lump sum taxation. Most of small business entrepreneurs that do not pay VAT and have no employees
have lower income. Also, the average small business income in Croatia is lower than the lump sum
income.
(2) VAT threshold defined by law, which also excludes the possibility of lump sum taxation, is too low.
For that reason then the upper limit of possible income for lump sum taxation in relation to the lower
limit, is also too low.
Small business entrepreneur in Croatia reaches relatively easy the yearly turnover above VAT threshold. Yet on
the other hand, even if he does have lower turnover, then his income is lower than by regulations defined lump
sum income. There are only few exceptions, such as some highly profitable service activities with low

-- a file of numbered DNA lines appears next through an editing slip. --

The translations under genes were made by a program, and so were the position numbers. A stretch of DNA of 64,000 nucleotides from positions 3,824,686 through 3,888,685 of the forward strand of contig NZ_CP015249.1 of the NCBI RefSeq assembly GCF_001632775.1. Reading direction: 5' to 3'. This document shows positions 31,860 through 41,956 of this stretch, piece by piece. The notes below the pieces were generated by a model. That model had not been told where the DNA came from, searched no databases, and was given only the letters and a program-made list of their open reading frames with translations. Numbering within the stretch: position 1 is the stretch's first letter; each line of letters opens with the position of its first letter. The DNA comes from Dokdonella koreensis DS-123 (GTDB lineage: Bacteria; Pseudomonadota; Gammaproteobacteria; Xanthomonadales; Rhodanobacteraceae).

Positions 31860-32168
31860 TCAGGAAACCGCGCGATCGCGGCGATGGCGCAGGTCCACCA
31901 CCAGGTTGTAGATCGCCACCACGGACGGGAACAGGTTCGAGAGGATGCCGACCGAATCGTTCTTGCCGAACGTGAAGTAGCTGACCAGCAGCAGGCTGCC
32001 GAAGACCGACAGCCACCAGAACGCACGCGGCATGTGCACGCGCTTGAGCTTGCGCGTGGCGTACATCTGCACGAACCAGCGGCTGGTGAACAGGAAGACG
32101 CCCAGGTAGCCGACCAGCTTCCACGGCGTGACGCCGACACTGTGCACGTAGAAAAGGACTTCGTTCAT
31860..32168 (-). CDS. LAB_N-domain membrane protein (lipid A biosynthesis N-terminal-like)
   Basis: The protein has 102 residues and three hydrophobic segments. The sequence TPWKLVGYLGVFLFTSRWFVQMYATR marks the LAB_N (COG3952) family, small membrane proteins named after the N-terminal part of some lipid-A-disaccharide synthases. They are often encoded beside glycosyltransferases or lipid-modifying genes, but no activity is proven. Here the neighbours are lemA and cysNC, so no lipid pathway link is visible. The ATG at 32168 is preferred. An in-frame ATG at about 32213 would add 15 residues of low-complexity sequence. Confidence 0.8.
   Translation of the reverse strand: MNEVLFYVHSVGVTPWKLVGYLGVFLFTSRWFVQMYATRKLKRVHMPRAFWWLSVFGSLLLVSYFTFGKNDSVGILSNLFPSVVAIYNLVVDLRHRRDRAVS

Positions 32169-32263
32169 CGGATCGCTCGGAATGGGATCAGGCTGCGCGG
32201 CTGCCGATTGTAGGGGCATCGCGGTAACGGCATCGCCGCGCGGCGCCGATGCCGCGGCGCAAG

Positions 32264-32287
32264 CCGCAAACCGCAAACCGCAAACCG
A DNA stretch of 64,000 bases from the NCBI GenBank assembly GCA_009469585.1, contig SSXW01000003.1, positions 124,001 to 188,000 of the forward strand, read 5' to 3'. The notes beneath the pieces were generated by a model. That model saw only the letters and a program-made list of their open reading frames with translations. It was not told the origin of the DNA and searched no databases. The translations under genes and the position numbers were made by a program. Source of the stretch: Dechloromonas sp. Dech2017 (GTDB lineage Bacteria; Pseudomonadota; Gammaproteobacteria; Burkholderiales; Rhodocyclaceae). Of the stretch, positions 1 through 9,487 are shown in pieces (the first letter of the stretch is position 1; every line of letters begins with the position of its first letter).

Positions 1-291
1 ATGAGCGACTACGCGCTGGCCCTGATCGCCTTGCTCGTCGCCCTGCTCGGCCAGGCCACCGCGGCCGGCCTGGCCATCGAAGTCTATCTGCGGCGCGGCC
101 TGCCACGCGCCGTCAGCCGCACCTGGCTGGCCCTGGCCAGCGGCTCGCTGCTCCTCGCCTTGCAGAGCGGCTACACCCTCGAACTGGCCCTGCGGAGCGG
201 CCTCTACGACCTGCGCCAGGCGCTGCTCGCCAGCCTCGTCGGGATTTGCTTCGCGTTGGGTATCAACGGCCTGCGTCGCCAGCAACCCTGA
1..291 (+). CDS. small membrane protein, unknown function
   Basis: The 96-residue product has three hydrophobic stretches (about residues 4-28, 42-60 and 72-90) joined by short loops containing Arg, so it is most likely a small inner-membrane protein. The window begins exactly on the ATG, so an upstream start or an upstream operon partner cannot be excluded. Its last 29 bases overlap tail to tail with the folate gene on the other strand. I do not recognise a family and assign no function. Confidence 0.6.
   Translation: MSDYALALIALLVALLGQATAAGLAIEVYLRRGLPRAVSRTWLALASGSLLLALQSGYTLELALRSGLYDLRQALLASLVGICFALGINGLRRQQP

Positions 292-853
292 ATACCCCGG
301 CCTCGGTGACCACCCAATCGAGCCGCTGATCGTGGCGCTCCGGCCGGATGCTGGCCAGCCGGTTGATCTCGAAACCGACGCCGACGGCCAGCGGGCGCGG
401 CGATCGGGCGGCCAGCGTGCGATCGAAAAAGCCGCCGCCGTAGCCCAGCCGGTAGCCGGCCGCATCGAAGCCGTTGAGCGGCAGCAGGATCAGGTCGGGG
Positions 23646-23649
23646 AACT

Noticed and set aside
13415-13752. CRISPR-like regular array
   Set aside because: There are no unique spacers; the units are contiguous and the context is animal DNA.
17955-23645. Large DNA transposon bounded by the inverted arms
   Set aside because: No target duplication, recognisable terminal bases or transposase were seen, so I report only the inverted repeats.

expenses/receipts ratio.
4.4. Proposals for lump-sum tax actualzation in Croatia
The latest Income Tax Law further considers lump sum taxation for those entrepreneurs that are exempt from
VAT. That being the case, everything previously said about the upper limit of the remunerative and permitted
income span is still valid. Even though there is no new enforcement regulation that would indicate a real
intention of lump sum tax implementation in Croatia, proposals can be given that could make such intention
credible. As already pointed out, the work on enforcement regulation is in progress.
Authors are of the opinion that the lump sum taxation should be determined through definition of a lump sum
tax, and not lump sum income. So far the concept of lump sum income served as starting point and base for
determining the amount of lump sum tax in the same way the actual income is used as starting point and base in